He is scheduled to meet with NBC's bosses early this morning to give them his final decision -- just hours before they are supposed to present their plans for the new fall season to advertisers.

Apparently, this is supposed to take place this morning, when NBC unveils its fall lineup – but, according to the UK’s “Daily Mail” the line-up has already been released, and it includes the “Celebrity Apprentice”, however, it is with or without Trump. NBCs, Greenblatt, apparently had no clear answer as to Trumps decision, however - “Asked if this meant NBC had a commitment from Mr. Trump that he wouldn't run for president, he said: 'We're putting a pin in that for the next 24 hours or so. Things will become clearer soon.” (Daily Mail)
However, The Mail went on to speculate about Trumps future plans, citing the announcement from Trump on Fox News’ “Huckabee”, immediately following the Governors decision not to enter the race, and Trumps response, that it was not “bad news’ for him that Huckabee had bowed out, rather, that although Huckabee would make a great president (paraphrased), other candidates are well pleased.

Governor Huckabee returned the Trump compliment by endorsing Trump’s candidacy.(State Column)

When Huckabee made his decision public, Trump apparently, must have been one of the few individuals who actually knew Huckabee’s decision, with the exception of family; Huckabee held his cards close until the final moments. With the immediate appearance of the Trump segment, which was obviously pre-recorded, it brings up the question as to just how close Trump has become to the former Governor, and Huckabee supporters, though Face book and other social network sites are now asking if there might not be a Trump-Huckabee ticket in the works – It all remains to be seen, however, for months Huckabee has spoken publicly and positively about a Trump candidacy.

As to NBC’s courtship of Trump “not to run”, Politico, on Friday reported that the network was calling Trump “hourly” and that the offer for Trump to stay on was $60 million.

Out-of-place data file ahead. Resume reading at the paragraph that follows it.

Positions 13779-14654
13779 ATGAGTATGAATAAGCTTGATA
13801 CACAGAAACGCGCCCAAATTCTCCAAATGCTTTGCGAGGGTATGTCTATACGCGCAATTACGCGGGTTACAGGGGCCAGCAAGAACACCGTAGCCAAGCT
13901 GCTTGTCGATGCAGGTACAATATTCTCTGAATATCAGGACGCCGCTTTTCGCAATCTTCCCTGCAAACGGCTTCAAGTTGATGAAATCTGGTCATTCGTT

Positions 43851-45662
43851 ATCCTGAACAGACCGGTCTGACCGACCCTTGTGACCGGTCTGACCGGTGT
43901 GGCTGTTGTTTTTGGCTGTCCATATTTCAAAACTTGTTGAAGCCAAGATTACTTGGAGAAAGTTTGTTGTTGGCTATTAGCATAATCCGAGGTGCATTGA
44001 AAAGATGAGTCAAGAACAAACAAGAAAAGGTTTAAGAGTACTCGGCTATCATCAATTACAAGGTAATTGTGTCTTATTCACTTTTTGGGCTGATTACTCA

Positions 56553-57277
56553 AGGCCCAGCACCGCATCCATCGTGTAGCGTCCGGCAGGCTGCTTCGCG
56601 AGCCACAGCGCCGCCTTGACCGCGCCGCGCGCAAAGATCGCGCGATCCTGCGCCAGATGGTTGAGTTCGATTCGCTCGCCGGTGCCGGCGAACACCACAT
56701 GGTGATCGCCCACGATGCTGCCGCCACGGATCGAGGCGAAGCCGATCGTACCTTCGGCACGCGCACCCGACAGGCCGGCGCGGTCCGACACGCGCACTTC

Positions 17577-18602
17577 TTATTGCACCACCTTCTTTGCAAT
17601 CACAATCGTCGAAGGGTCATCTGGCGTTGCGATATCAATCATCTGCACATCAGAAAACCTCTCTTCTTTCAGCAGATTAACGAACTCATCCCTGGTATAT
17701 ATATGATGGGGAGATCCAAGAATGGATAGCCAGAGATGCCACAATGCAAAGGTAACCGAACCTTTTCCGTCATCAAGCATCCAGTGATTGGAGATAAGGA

One has to take into consideration several factors, one of which, although $60 Million may sound like a great deal to the average citizen and even some new members of Congress, it is a drop in the proverbial hat to Trump, who is estimated to be worth billions. Trump has noted several times that he would rather not run for the Presidency, but feels he has little choice as he feels he can right the nation economically - No matter how one slices it, that type of commitment comes from a moral perspective – which would appeal to Mike Huckabee, as well as the millions (twenty plus) of Evangelicals that would cast their vote for man. As well as moderate democrats who are disenfranchised from the current administration, republicans who, contrary to the popular media theory and certain polls by Public Policy Polling, suggesting that Trump is only relevant to the “birther issue”, independents, and surprising, the upcoming “youth vote”. That would be the new generation of voters eligible to go to the polls for the first time in 2012. With a certain segment of the electorate, they may not be able to pass a U.S. Citizenship test (which subject was brought up on Mike Huckabee’s show this weekend), but they do know celebrities, and to the average student voter, Trump, trumps Obama for name recognition – they also listen to him – not the birther issue, they give that a pass, it is the issue of securing our border, and bringing jobs back to the U.S.. The unemployment rate about teens and those new college graduates is higher than the national average by some estimates as much as 3 to 1.